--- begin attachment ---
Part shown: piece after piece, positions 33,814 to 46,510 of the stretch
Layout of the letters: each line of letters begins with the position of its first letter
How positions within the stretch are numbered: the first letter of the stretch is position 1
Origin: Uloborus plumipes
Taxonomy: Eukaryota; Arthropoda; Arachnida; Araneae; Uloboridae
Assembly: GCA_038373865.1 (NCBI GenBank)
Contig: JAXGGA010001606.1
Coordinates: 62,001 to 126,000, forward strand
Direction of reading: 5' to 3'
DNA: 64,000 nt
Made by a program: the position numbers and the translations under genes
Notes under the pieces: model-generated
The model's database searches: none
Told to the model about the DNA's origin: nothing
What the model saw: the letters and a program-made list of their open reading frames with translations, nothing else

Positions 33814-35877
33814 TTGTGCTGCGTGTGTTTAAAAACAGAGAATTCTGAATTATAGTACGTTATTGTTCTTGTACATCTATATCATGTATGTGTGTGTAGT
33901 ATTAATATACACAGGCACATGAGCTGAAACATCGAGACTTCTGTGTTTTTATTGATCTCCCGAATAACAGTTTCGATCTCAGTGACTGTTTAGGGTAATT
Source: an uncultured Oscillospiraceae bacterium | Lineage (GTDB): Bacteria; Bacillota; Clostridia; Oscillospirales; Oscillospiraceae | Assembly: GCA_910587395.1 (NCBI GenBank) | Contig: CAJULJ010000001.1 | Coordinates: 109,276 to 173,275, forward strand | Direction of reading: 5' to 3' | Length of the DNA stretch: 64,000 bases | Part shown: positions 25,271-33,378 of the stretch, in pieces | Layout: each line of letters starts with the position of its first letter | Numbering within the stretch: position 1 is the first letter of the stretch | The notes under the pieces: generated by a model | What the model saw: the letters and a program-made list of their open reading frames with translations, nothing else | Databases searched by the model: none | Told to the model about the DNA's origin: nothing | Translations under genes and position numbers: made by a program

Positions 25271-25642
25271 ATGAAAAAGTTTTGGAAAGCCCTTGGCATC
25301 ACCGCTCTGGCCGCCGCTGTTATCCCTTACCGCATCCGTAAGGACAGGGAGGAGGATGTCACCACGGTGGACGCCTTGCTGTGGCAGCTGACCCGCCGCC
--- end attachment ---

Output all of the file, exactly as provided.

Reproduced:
Part shown: piece after piece, positions 33,814 to 46,510 of the stretch
Layout of the letters: each line of letters begins with the position of its first letter
How positions within the stretch are numbered: the first letter of the stretch is position 1
Origin: Uloborus plumipes
Taxonomy: Eukaryota; Arthropoda; Arachnida; Araneae; Uloboridae
Assembly: GCA_038373865.1 (NCBI GenBank)
Contig: JAXGGA010001606.1
Coordinates: 62,001 to 126,000, forward strand
Direction of reading: 5' to 3'
DNA: 64,000 nt
Made by a program: the position numbers and the translations under genes
Notes under the pieces: model-generated
The model's database searches: none
Told to the model about the DNA's origin: nothing
What the model saw: the letters and a program-made list of their open reading frames with translations, nothing else

Positions 33814-35877
33814 TTGTGCTGCGTGTGTTTAAAAACAGAGAATTCTGAATTATAGTACGTTATTGTTCTTGTACATCTATATCATGTATGTGTGTGTAGT
33901 ATTAATATACACAGGCACATGAGCTGAAACATCGAGACTTCTGTGTTTTTATTGATCTCCCGAATAACAGTTTCGATCTCAGTGACTGTTTAGGGTAATT
Source: an uncultured Oscillospiraceae bacterium | Lineage (GTDB): Bacteria; Bacillota; Clostridia; Oscillospirales; Oscillospiraceae | Assembly: GCA_910587395.1 (NCBI GenBank) | Contig: CAJULJ010000001.1 | Coordinates: 109,276 to 173,275, forward strand | Direction of reading: 5' to 3' | Length of the DNA stretch: 64,000 bases | Part shown: positions 25,271-33,378 of the stretch, in pieces | Layout: each line of letters starts with the position of its first letter | Numbering within the stretch: position 1 is the first letter of the stretch | The notes under the pieces: generated by a model | What the model saw: the letters and a program-made list of their open reading frames with translations, nothing else | Databases searched by the model: none | Told to the model about the DNA's origin: nothing | Translations under genes and position numbers: made by a program

Positions 25271-25642
25271 ATGAAAAAGTTTTGGAAAGCCCTTGGCATC
25301 ACCGCTCTGGCCGCCGCTGTTATCCCTTACCGCATCCGTAAGGACAGGGAGGAGGATGTCACCACGGTGGACGCCTTGCTGTGGCAGCTGACCCGCCGCC